In previous postings, we have seen some rather peaceful icons featuring lions, specifically those of Mamas and of Gerasim.  Today we look at a more violent image, that of the martyrdom of Ignatius of Antioch, called ИГНАТИЙ БОГОНОСЕЦ — Ignatiy Bogonosets — in Russian iconography.  It means “Ignatius [the] God-bearer.”  His Greek title Ιγνάτιος ὁ Θεοφόρος — Ignatios ho Theophoros — has the same meaning (Theos = God, –phoros = bearer).  Though the inscription is rather difficult to see, the icon example shown below uses the Greek ΘΕΟΦΟΡΟC (Theophoros) title.  You are probably already familiar with the –phoros element from the name of the once popular saint Christopher, Khristophoros in Greek, meaning “Christ” (Khristos) -“bearer” (-phoros).

Who was Ignatius?  Well, supposedly he was the third bishop of Antioch, even a disciple of the Apostle John. One tradition makes him the little child used by Jesus as an example in Matthew 18:1-4:

At the same time came the disciples to Jesus, saying, Who is the greatest in the kingdom of heaven?  And Jesus called a little child to him, and set him in the midst of them,  And said, Truly I say to you, Unless your are converted, and become as little children, you shall not enter into the kingdom of heaven.  Whosoever therefore shall humble himself as this little child, the same is greatest in the kingdom of heaven.

Generally, however, Ignatius  is said to have lived at the end of the first century c.e. and beginning of the second, and to have been martyred by being sent to Rome, where he was thrown to the lions under the Roman Emperor Trajan.  During his unrealistically lengthy journey there, with lots of unlikely stopovers to visit Christians, he was said to have written a number of letters to Christian congregations, and in fact some 15 letters traditionally attributed to him still exist.

However, we have already learned from previous experience with Eastern Orthodox saints to be very careful in accepting hagiographic tales as history, and in fact there is considerable doubt that Ignatius ever really existed, at least as the person presented to us by Orthodox tradition.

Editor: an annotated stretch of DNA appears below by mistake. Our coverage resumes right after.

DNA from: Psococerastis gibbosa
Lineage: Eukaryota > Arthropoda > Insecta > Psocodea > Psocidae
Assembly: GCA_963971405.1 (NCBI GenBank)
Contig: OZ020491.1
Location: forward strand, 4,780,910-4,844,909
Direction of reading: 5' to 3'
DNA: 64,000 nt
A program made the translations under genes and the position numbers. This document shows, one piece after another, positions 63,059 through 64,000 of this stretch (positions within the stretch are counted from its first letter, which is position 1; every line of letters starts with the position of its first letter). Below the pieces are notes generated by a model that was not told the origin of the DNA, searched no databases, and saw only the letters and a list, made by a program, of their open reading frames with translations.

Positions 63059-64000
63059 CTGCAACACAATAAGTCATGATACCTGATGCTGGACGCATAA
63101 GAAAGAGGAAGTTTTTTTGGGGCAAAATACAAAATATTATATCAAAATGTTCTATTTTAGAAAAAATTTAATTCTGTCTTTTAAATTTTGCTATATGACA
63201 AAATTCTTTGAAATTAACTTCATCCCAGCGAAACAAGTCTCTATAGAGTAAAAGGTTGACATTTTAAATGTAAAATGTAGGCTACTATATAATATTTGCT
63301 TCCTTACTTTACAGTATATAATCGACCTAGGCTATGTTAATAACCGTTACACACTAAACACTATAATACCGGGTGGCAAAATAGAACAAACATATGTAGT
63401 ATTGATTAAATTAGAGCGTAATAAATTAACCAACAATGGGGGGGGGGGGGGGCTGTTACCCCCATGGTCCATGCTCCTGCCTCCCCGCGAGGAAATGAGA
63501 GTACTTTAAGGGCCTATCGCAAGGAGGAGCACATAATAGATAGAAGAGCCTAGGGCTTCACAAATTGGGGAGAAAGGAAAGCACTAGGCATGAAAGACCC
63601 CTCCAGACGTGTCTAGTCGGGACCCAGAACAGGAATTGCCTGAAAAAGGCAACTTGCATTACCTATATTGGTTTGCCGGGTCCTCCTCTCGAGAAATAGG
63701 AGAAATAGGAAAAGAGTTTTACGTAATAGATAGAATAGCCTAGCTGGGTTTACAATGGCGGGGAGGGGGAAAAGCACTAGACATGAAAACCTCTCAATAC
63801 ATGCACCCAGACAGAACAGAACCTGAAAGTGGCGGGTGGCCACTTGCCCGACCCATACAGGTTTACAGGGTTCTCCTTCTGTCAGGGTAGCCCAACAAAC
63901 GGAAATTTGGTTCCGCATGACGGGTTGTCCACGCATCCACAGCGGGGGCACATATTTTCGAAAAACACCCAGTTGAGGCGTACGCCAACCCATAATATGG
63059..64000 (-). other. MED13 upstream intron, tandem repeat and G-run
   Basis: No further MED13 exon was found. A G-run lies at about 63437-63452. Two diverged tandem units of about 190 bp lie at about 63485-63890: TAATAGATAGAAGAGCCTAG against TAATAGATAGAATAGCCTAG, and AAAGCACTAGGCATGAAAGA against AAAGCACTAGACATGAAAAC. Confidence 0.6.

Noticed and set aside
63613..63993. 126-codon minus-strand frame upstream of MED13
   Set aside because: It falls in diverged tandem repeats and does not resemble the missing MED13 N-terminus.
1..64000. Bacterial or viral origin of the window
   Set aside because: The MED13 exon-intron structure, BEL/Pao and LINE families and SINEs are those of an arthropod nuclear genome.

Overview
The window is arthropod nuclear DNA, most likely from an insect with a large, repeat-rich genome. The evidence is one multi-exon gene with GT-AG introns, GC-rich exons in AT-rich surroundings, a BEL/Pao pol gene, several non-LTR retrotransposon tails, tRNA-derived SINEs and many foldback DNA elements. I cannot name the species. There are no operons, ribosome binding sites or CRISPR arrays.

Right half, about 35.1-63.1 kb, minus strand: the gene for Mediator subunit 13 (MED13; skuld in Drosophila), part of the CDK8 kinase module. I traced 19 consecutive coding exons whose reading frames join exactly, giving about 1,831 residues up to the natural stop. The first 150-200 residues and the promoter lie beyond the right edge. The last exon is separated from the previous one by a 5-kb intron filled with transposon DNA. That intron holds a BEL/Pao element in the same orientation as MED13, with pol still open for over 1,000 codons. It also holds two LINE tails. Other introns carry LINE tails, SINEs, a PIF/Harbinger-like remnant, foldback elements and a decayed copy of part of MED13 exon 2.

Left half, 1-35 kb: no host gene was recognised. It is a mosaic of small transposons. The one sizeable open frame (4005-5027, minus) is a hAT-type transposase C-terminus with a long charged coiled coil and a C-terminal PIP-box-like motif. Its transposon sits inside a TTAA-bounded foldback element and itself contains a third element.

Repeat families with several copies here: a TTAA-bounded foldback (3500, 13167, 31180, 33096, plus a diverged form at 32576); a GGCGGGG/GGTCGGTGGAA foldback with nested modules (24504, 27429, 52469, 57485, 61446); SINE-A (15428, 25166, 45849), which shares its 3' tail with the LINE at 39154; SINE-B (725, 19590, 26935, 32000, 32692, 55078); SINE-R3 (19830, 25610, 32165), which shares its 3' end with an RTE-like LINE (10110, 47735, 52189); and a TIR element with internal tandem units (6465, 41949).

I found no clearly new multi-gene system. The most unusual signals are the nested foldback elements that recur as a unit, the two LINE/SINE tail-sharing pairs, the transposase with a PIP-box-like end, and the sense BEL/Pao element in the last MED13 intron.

(Pushkin Museum)
(Pushkin Museum)

Interestingly, the importance of this doubtful Ignatius in the history of the Church is significant, because in letters attributed to him is found support for changing the early system of governance of Church congregations.  Earlier, the titles “elder” (presbyter) and “bishop” had been used for the same office.  The person writing as Ignatius, however, made a strong and definite distinction between the two, elevating the bishop to a position of great authority over Christian communities and elders  (the so-called “monarchical bishop”), a step that led ultimately to the creation of the Papacy in the West and the Patriarchates in the East.  That gave the supposed writings of Ignatius immense propagandistic significance in church politics.

Though some still consider certain of the 15 letters attributed to Ignatius as authentic, many regard all of them as later forgeries.

Whatever one may think of the authenticity of Ignatius, the type of his martyrdom is easily recognized.  A common format, as shown here, depicts him standing in bishop’s robes, with one attacking lion head-up on the left side, and the other head-down at right.  This often gives an interesting feeling of circular motion to the type.  In the upper part of this example, the blessing “Hand of the Lord” is seen reaching out from Heaven.


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